Rule # 4: Plan the year, the month, the unit, the day, and even the crafts and activities to the letter.
Agree On Level Of Student Commitment
What, if any, homework should be required? Should the children prepare before they come to class? These questions need to be addressed in the summer meeting. With children of differing ages, levels of performance as well levels of preparation will vary. Likewise, some students read earlier than others and moms need to determine how to challenge without crushing, how to individualize without destroying the group. Remember, it is your co-op and you can make all the exceptions you want. Just make those exceptions group exceptions.
Leveling should be built into the planning of each unit. When I was teaching a physical science unit, each child was required to give a culminating report on a particular scientist and his contribution to science. While a younger student gave a report on Thomas Edison and explained how the light bulb worked, an older student tackled (on a very surface level) Einstein and his Theory of Relativity.
Rule # 5: Leveling of preparation and performance must occur in co-ops due to varied ages and abilities.
Barrage Students With Information
If it is the teacher's job to teach, then on co-op day I am well read, full of information, and shift into broadcast mode sharing information all day even through hands-on activities. While teaching the character trait of Orderliness, we do a unit on the orderly creation and structure of plants and animals. As we walk through the fields gathering flowers to key out, I am doing more than just finding a flower in the field and identifying it in a flower book. I am explaining larger concepts of families of flowers. I pick up an aster or a black-eyed Susan and introduce the composite family.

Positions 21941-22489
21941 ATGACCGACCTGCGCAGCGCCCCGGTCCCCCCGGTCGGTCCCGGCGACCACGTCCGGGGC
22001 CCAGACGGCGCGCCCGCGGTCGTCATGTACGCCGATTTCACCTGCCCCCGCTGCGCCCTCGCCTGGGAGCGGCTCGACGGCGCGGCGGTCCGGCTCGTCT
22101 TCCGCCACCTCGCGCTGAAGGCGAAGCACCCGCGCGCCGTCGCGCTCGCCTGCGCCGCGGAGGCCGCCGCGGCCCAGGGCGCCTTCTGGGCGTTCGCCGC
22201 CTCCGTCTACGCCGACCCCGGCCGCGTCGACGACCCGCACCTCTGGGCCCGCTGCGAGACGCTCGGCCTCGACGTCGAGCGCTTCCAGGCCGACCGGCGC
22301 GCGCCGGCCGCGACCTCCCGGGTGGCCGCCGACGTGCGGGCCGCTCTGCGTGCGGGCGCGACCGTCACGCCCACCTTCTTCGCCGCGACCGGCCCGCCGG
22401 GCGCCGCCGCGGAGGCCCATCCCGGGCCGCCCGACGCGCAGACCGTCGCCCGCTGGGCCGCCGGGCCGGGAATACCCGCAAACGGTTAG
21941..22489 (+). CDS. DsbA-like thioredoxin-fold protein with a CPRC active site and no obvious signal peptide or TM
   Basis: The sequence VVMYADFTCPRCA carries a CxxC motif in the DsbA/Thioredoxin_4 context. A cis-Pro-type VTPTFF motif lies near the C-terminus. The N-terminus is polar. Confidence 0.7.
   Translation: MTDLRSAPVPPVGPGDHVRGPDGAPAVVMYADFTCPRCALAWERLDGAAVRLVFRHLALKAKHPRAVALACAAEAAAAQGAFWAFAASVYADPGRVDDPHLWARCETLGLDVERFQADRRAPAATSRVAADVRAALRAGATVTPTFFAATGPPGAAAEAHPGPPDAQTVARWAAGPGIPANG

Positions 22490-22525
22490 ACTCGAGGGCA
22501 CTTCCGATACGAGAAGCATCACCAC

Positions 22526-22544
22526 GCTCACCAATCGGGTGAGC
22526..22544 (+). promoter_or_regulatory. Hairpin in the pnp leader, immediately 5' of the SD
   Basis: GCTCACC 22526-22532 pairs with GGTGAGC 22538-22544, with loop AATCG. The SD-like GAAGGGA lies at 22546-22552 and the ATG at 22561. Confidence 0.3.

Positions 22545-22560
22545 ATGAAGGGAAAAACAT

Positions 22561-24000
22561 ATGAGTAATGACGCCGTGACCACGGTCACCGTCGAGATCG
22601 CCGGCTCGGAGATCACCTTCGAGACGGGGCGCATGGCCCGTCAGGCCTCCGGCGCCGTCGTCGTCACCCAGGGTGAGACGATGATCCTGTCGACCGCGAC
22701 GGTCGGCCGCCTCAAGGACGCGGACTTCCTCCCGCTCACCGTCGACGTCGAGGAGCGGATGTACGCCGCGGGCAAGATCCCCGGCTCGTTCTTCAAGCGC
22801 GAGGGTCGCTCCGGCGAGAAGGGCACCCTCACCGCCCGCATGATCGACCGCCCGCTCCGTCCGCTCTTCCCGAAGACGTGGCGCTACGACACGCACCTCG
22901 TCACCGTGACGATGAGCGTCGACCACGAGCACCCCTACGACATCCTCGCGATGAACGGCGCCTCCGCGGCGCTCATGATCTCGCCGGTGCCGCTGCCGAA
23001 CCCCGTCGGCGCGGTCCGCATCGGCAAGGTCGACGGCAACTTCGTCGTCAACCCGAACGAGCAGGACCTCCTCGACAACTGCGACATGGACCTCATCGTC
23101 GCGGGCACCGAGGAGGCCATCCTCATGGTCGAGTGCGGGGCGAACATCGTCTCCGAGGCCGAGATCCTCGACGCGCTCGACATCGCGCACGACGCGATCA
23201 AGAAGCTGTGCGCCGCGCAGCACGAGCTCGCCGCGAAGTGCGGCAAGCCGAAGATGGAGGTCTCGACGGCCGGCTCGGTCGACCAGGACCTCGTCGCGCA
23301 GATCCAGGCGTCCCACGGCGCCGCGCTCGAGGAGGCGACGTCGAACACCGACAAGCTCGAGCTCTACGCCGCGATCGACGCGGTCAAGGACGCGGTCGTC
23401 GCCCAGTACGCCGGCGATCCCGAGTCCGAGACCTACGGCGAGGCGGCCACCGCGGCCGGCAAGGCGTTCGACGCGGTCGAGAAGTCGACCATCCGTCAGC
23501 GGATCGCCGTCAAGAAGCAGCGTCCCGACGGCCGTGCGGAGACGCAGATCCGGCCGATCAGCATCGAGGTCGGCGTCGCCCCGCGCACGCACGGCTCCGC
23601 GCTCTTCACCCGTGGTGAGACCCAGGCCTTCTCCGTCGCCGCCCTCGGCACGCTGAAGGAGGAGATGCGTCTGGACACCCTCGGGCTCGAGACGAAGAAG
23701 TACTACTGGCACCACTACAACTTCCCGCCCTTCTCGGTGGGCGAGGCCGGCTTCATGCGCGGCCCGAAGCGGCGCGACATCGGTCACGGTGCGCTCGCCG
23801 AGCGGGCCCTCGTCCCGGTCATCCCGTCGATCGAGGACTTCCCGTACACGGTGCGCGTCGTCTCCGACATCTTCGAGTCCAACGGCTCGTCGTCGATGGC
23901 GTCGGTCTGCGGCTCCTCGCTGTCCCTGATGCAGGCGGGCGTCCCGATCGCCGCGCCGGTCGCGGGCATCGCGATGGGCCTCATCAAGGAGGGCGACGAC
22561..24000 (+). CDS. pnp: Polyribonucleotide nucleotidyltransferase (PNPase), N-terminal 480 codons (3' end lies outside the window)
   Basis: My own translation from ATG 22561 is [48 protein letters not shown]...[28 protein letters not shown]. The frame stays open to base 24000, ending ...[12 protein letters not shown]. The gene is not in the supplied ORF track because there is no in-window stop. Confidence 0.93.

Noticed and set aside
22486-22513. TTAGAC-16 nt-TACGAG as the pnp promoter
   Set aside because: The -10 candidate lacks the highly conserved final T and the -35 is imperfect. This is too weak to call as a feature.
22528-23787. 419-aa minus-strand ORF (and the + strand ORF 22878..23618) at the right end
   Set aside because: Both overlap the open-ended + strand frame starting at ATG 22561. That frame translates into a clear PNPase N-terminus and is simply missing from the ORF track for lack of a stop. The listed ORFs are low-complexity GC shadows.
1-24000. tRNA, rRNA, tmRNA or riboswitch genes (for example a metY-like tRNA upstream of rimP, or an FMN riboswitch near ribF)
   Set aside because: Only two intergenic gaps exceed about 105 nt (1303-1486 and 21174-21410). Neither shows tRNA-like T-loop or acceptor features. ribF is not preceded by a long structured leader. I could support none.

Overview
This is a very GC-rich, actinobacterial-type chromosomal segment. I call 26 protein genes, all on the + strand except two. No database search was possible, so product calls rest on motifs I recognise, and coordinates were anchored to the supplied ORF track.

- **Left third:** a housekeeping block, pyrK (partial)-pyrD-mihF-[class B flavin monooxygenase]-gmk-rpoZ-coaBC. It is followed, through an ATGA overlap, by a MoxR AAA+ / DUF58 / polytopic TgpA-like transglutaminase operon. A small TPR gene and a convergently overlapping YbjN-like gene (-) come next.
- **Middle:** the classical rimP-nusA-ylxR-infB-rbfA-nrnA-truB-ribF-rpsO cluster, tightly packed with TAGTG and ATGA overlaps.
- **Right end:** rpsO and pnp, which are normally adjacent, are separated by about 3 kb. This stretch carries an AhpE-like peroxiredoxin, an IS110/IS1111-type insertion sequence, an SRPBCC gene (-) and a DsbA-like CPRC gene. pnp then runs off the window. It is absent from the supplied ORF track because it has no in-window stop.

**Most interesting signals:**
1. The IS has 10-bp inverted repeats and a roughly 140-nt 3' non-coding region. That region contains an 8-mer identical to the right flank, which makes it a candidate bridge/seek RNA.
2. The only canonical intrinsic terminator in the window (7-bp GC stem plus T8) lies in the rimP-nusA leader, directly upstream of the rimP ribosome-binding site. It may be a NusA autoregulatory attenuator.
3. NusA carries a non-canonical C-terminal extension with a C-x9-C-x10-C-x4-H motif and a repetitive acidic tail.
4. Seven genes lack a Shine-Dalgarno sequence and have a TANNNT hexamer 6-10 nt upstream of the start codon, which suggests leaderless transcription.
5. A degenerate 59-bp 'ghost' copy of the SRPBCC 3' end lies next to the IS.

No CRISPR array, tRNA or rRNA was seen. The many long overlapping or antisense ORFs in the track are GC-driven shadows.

Each composite is really not a flower, but rather a bouquet of flowers, since each petal has its own pistil and stamen attached. I then pick up a wild onion and begin explaining the lily family, identified by its parallel-veined leaves and three sections in the pistil.
Do moms need a botany degree to teach plants in co-op? The answer is no. The key is in the curriculum you choose and the children's books you read from the library. The curriculum I choose is naturally my own. Even in elementary school I insist on introducing the terms thallophyte, angiosperm, and gymnosperm when teaching plants. Four years ago Drew hopped into our last night production dressed as a mushroom, huffing and puffing, "My name is thallo...phyte. Thallo means sprout and phyte means plant. That's me. I sprout from nowhere." You can bet Drew never has forgotten the word or meaning of thallophyte.
Rule # 6: The teacher should barrage students with information on co-op day.
Books could be written on co-oping, but really all co-oping requires is common sense and following the Boy Scout motto of "Be prepared." Planning, planning, and more planning is the key to co-op success.